By the President of the United States of America, a Proclamation.
Whereas it is the duty of all Nations to acknowledge the providence of Almighty God, to obey his will, to be grateful for his benefits, and humbly to implore his protection and favor– and whereas both Houses of Congress have by their joint Committee requested me to recommend to the People of the United States a day of public thanksgiving and prayer to be observed by acknowledging with grateful hearts the many signal favors of Almighty God especially by affording them an opportunity peaceably to establish a form of government for their safety and happiness. Continue reading “George Washington’s 1789 Thanksgiving Proclamation”
–SNIP– The Pilgrims who landed at Plymouth Rock in December 1620 were motivated by the noblest of virtues. They had vowed to be as selfless as possible and to always put the needs of the group first.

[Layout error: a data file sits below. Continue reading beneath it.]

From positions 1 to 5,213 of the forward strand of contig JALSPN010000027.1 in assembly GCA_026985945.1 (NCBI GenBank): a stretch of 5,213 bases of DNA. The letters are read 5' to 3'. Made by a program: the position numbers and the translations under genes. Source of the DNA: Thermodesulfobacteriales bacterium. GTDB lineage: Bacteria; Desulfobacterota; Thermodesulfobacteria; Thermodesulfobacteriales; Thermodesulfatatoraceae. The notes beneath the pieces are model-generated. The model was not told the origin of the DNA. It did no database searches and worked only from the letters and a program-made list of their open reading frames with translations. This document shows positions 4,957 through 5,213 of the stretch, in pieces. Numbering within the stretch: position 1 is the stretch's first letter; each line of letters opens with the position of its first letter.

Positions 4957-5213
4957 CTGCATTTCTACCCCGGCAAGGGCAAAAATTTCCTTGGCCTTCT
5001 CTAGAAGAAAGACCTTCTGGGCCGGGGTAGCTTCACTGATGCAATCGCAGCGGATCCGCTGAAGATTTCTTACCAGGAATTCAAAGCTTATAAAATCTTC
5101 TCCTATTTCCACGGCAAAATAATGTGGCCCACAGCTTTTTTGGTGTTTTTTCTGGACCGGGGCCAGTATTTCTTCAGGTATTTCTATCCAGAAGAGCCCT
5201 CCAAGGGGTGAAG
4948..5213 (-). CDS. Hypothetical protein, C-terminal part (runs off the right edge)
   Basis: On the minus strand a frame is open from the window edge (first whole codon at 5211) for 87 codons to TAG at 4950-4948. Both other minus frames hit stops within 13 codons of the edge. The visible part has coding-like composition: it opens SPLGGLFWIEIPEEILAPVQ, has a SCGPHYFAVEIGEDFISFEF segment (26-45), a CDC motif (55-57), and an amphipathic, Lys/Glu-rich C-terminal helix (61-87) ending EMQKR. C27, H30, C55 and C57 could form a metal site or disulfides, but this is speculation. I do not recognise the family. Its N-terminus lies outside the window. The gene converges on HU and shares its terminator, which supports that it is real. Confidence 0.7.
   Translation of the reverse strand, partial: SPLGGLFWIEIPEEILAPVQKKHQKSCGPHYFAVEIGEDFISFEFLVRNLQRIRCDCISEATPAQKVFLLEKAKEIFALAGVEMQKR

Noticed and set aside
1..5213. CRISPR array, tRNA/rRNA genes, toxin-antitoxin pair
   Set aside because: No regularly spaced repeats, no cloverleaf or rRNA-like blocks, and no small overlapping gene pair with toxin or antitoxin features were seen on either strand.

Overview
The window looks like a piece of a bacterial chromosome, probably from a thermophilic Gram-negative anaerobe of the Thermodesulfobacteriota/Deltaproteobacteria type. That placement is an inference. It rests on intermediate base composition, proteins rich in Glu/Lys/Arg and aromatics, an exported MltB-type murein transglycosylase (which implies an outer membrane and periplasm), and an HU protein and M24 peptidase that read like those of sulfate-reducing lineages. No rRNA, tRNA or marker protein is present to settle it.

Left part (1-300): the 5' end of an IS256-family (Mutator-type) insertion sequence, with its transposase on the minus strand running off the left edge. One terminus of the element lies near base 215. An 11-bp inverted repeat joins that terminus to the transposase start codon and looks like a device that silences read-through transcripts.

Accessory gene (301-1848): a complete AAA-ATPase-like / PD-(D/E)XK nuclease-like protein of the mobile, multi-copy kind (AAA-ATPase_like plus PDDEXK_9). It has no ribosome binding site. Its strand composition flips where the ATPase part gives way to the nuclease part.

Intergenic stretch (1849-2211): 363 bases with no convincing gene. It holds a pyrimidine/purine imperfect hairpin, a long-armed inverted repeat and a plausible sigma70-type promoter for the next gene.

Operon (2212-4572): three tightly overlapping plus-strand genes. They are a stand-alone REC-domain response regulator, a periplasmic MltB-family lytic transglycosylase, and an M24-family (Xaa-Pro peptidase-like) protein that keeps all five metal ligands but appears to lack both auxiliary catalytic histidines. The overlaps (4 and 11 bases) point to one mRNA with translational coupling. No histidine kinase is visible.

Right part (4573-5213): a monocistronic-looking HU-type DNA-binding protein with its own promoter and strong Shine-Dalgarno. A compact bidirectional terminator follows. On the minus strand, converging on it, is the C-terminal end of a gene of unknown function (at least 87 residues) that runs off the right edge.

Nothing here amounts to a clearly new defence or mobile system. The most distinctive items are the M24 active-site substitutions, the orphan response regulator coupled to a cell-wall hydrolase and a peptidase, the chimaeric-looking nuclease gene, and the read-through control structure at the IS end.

Because provisions were so scanty, they decided that the land would be worked in common, all produce would be owned in common and goods would be rationed equally. It was the agrarian version of Karl Marx’s dictate “from each according to his ability, to each according to his need.”
Unfortunately, this utopian idea did not work very well. Pilferage from the storehouse became common. Suspicions of malingering were muttered. Over the course of that first harsh winter, nearly half of the colonists perished. Four families were wiped out entirely. Only five of 18 wives survived. Of the 29 single men, hired hands and servants, only 10 were alive when spring finally came.
“It is the duty of all nations to acknowledge the providence of Almighty God, to obey His will, to be grateful for His mercy, to implore His protection and favor… That great and beneficent author of all good that was, that is, or ever shall be, that we may then unite in rendering unto Him our sincere and humble thanks for His kind care and protection of the people.” –George Washington, 1st President of the United States, 1789 – 1797